• Move The Center: The center of the panorama can be moved horizontally and vertically. Horizontal adjustment is extremely useful for 360° views to adjust the composition for greater impact. Vertical adjustment is helpful to adjust the top and bottom boundaries of the panorama to facilitate cropping.
  • Rotate The Center: Rotation controls which direction from the center is up. This lets you correct a slanted horizon in case there was a vertical drift while rotating the camera between shots.

Once changes are made in the Orientation tool, pressing the Apply button recomputes the preview since the interactive one is only approximate. To render the panorama, set options in the Export box right below the preview area and click the Export to disk button.This is the point where Microsoft ICE produces the final panorama.

Output Quality & Performance

MS ICE produces panoramas of reasonable quality with good preservation of sharpness throughout the frame. Seams are generally well blended. Compared to Autostitch, our baseline for comparison, MS ICE has a higher rate of failure when it comes to correctly stitching details across frames.

Performance of Microsoft ICE is very good. For the 3 x 8 megapixels single-row panorama that took Autostitch 84s and Autopano Giga 40s, MS ICE took 28s, making it exactly 3 times faster than the baseline. Not only is it fast but it also manages memory much better than Autostitch. It managed to successfully stitch a 48 x 16 MP multi-row panorama. Microsoft claims it can stitch much bigger ones.

Conclusion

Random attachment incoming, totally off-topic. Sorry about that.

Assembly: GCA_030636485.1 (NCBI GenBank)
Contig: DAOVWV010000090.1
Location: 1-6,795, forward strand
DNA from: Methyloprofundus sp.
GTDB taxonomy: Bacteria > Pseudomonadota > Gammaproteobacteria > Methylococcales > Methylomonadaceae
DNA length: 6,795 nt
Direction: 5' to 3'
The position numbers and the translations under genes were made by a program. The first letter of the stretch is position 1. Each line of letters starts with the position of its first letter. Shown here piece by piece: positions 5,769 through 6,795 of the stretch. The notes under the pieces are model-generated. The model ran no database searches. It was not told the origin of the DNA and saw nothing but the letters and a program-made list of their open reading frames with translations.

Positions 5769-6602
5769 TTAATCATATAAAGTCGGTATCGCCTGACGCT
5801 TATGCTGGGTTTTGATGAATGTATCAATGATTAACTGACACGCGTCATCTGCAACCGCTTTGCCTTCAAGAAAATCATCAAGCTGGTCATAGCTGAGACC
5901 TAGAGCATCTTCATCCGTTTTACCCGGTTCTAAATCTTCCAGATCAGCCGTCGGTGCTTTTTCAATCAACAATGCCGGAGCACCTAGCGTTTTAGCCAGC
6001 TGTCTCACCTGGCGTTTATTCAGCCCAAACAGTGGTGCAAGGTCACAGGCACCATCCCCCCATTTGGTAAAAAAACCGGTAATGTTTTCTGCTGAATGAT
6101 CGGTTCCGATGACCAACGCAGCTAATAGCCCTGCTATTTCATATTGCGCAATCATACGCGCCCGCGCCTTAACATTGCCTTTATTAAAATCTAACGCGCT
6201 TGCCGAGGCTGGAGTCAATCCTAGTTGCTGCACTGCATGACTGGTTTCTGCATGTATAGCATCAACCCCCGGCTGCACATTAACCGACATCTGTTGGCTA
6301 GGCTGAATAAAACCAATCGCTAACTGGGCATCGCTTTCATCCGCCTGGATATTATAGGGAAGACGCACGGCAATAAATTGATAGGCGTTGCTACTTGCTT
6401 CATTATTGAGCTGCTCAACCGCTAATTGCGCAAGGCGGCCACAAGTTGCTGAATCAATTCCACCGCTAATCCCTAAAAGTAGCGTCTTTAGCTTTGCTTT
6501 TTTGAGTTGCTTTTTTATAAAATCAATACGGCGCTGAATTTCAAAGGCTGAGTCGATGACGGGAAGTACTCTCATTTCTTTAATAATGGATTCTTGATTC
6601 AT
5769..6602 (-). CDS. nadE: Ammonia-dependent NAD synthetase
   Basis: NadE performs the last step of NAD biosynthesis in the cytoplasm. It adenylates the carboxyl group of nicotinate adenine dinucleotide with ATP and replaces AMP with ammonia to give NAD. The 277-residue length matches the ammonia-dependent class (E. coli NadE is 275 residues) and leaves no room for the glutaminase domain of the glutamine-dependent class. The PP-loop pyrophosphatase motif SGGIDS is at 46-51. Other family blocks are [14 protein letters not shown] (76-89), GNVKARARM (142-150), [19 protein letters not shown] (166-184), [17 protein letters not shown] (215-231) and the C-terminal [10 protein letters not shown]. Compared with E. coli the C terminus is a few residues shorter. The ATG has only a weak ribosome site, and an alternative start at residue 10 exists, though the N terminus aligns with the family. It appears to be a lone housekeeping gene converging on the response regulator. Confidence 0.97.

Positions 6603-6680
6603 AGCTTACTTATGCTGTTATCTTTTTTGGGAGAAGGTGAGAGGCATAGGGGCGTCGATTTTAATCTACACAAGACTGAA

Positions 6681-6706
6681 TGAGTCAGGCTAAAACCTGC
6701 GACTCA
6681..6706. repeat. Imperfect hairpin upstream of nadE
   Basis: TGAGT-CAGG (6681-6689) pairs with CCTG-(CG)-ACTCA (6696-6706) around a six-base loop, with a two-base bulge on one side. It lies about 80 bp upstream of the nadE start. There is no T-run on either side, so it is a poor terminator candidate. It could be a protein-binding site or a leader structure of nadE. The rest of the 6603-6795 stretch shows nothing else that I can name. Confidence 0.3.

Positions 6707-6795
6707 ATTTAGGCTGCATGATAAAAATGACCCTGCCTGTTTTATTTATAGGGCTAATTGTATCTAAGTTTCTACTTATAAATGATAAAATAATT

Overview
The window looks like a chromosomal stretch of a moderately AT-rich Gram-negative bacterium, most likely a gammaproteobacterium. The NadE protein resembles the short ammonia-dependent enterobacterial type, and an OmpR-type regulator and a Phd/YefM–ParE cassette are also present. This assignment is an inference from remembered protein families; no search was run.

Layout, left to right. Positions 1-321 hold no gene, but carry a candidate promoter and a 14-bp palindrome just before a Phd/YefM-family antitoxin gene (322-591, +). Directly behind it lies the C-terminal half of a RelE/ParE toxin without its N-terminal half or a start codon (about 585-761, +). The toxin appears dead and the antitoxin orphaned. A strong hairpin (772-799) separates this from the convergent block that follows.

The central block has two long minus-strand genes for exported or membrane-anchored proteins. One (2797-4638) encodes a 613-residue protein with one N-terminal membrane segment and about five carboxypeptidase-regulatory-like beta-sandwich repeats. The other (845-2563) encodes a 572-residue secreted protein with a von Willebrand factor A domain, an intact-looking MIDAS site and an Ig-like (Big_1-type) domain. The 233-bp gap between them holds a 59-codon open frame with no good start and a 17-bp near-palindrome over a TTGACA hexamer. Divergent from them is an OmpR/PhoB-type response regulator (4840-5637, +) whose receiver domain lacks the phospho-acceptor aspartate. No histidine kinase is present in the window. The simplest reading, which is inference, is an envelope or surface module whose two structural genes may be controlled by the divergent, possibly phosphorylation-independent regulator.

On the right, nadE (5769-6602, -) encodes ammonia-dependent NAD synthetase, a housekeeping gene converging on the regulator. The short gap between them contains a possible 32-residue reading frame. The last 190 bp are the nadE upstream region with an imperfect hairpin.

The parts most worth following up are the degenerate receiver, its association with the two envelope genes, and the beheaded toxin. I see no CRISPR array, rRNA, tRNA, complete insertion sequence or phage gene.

Microsoft ICE has a highly interactive interface for creating and adjusting automatically-stitched panoramas. This makes it much easier to tweak how the panorama is projected than with most panorama software. Efficiency is a core part of MS ICE which can produce gigapixel images. For smaller panoramas, this software shows very good speed of operation at the expense of stitching quality. The blending algorithm is good but far from perfect as it produces visible discontinuities where other software succeed.

Microsoft ICE is available free of charge from Microsoft Research for Non-Commercial Use only. While this software is Windows only, it has 32-bit and 64-bit native versions. Users of 64-bit operating systems with more than 2 GB of RAM should see a performance benefit from using the 64-bit version.

To improve chances of capturing perfect panoramas, check high-grade tripods and heads from Manfrotto.

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Panorama Software Reviews

High quality panoramas are assembled by specialized image stitching software like the ones reviewed here. Stitching a panorama photo is very complex so the panorama software can make a huge difference.

Panoramic Photography Gear

All you really need is a capable digital camera and stitching software. There is plenty of photography gear that can greatly help make a panorama, with a tripod being most beneficial.

Check items below for recommended gear to make capturing panoramic photos much more enjoyable: